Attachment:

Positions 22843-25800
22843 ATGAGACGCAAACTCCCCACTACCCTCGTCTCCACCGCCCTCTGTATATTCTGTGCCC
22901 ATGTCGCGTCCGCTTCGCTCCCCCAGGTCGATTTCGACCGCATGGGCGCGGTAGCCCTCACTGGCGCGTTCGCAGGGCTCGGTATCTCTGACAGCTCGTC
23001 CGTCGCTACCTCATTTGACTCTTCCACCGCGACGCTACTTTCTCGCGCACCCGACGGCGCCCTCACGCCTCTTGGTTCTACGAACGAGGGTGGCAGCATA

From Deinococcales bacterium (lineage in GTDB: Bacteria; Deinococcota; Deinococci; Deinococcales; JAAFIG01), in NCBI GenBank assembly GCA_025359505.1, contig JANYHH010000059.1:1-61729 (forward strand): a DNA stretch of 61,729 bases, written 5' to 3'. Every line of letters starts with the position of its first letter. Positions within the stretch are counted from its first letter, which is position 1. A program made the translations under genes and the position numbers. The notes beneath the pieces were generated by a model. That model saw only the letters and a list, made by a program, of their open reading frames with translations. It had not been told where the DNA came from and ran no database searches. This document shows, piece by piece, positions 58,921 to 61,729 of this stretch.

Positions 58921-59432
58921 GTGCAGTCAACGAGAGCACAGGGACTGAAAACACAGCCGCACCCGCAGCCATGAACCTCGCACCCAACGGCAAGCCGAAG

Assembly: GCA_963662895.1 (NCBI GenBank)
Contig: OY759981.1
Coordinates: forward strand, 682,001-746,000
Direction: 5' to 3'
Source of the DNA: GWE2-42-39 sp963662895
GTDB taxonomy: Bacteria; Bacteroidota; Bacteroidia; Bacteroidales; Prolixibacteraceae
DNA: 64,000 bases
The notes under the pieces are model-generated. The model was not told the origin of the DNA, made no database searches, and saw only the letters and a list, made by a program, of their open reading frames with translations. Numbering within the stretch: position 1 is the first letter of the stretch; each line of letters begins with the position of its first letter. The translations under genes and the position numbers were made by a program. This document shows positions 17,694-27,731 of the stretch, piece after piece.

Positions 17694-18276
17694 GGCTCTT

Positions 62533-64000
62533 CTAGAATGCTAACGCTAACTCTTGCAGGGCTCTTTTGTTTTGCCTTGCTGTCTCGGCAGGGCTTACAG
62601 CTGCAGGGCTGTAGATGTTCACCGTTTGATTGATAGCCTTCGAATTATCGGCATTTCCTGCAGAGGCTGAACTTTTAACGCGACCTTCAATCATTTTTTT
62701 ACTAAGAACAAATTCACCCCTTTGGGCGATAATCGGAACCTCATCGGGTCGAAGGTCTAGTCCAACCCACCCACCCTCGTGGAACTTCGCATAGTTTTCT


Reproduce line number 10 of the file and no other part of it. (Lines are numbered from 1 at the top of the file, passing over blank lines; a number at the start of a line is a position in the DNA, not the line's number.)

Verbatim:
Coordinates: forward strand, 682,001-746,000